Handle a terminating error (exception).

      trap [[error_type]] {statement_list}

   error_type       The terminating error to trap, requires [brackets].
   statement_list   A scriptblock of code to be run.

The Trap statement includes a list of statements to run when a terminating error occurs.

By default, this will trap any terminating error or optionally you may specify an error type.

A script or command can have multiple Trap statements. Trap statements can appear anywhere in the script or command.

The common PowerShell option -SilentlyContinue will cause any Throw statement to be completely ignored. This can be mitigated by using Try/Catch or by adding a trap {} statement to trap the error.

Use the Break and Continue keywords in a Trap statement to determine whether a script or command will continue to run after a terminating error.

A Break statement within a Trap statement will stop the function or script:

{ trap {"Error trapped"; break;}

A Continue statement within a Trap statement will resume execution after the statement that caused the error, just as it would without Break or Continue.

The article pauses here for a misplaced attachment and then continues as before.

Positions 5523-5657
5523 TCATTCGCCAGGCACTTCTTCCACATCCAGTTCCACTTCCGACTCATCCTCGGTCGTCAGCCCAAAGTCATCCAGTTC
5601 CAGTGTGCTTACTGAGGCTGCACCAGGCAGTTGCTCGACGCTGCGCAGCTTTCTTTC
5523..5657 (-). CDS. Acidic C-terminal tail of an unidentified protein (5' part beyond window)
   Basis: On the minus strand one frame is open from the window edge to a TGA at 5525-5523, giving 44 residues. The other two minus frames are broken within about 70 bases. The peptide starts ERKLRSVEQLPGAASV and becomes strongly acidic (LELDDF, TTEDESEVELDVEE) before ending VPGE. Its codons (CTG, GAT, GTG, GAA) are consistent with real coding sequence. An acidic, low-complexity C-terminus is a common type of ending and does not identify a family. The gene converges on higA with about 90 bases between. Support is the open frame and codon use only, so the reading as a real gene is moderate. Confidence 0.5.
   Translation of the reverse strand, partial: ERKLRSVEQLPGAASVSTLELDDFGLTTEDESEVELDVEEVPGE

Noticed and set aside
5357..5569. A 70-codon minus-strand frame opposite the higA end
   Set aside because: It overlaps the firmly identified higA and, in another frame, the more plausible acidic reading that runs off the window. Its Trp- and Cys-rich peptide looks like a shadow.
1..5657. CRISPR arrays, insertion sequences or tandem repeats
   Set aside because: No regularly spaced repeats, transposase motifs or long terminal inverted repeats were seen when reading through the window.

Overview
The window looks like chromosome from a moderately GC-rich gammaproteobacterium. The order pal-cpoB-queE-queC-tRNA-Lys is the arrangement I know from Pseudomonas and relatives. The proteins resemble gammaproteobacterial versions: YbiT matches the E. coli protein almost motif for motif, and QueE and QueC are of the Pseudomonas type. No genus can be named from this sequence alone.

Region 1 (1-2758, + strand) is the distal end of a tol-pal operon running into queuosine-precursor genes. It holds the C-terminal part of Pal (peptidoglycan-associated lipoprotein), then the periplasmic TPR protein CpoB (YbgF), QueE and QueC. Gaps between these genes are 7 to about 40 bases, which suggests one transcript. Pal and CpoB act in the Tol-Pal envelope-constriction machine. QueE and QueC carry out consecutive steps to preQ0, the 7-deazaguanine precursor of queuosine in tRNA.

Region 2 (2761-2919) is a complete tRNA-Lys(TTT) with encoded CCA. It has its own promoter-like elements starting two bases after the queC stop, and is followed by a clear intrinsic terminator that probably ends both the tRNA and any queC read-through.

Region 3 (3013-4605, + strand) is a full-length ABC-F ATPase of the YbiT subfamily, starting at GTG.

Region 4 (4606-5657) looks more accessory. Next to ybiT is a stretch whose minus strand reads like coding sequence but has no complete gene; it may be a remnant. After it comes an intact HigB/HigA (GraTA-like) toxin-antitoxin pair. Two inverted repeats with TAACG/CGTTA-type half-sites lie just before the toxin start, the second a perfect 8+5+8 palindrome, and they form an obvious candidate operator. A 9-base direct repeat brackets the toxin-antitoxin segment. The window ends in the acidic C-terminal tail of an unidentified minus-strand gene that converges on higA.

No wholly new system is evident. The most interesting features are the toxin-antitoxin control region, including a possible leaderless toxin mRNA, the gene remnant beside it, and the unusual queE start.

{ trap {"Error trapped"; continue;}


A simple trap that will trap any terminating error and display the error by using the $_ automatic variable, in this example we call a non-existent function ('thiswontwork') to force an error:

function TrapTest {
trap {"Error found: $_"}

PS C:\> TrapTest
Error found: The term 'thiswontwork' is not recognized as the name of a cmdlet, function, script file, or operable program. Check the spelling of the name, or if a path was included verify that the path is correct, and then try again.

The error message above has been edited for brevity.

"When elephant steps on a trap, no more trap” ~ African proverb

Related PowerShell Cmdlets

Try ... Catch - Handle a terminating error within a scriptblock

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